Juan Domínguez y Valdez, who planned a colony in Mexican Texas but did not bring it about, was born in Havana, Cuba, in 1784. He began military training as a cadet in 1795 and joined the Mexican army on October 9, 1813, when he landed at Veracruz. He was a lieutenant colonel in the Army of the Three Guarantees, in support of the Plan of Iguala, which proclaimed Mexican independence in March 1821. Domínguez retired in 1828 as a full colonel. He married Ignacia Quintanar, the niece of a general, in 1821, and by 1828 they had four daughters.
Domínguez was granted a colonization contract by the Texas government on July 6, 1829. By its terms he was to bring 200 American and European settlers to Texas within a period of six years, to be located in an area bounded as follows: beginning on the Arkansas River where the river is intersected by the twenty-third degree of longitude west of Washington, the boundary line between Mexico and the United States; thence south along this boundary line the distance of forty leagues; thence west twenty leagues; thence north on a line parallel with the twenty-third meridian to the Arkansas River; thence with the right bank of the Arkansas River to its intersection with the twenty-third meridian, the place of beginning.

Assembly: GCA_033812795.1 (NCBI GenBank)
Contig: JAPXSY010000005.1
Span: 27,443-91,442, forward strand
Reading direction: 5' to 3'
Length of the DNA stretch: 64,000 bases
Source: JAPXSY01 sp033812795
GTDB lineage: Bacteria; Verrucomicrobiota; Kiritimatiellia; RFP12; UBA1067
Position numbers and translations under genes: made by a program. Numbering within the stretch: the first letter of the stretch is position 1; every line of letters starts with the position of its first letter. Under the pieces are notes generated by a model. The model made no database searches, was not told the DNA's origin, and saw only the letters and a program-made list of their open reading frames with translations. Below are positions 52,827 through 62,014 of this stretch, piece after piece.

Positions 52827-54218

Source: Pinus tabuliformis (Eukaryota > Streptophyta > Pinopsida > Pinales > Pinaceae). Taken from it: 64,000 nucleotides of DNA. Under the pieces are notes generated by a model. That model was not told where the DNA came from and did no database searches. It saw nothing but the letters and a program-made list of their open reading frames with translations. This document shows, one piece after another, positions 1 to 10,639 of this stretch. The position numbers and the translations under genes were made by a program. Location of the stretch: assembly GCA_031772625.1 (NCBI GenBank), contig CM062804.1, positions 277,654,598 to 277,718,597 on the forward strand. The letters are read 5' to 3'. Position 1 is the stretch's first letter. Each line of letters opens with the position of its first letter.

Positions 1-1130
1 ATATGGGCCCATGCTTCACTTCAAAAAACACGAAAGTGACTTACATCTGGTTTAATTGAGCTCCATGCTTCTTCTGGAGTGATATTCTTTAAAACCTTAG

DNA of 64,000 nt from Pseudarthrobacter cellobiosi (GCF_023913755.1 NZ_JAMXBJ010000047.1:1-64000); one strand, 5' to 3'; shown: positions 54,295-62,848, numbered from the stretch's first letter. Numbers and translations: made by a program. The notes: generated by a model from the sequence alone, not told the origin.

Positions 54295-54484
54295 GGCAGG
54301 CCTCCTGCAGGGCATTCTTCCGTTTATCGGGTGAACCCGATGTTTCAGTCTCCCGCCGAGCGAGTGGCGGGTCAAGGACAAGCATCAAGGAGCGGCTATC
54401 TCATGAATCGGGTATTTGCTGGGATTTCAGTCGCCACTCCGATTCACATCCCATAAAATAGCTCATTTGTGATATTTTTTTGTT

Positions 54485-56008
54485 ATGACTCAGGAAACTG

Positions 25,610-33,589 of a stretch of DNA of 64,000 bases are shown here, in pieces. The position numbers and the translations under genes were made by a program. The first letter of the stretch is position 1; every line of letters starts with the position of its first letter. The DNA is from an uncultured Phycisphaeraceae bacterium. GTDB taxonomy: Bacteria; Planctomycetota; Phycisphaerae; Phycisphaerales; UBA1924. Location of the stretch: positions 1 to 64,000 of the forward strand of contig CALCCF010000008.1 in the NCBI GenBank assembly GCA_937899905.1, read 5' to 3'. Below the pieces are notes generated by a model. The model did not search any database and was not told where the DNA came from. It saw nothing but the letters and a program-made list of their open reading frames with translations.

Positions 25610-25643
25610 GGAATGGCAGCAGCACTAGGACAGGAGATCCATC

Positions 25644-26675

Domínguez, who resided in Mexico, appointed Victor Blanco, lieutenant governor of Texas, to execute his contract. Domínguez brought no colonists to Texas, and the contract expired in 1835.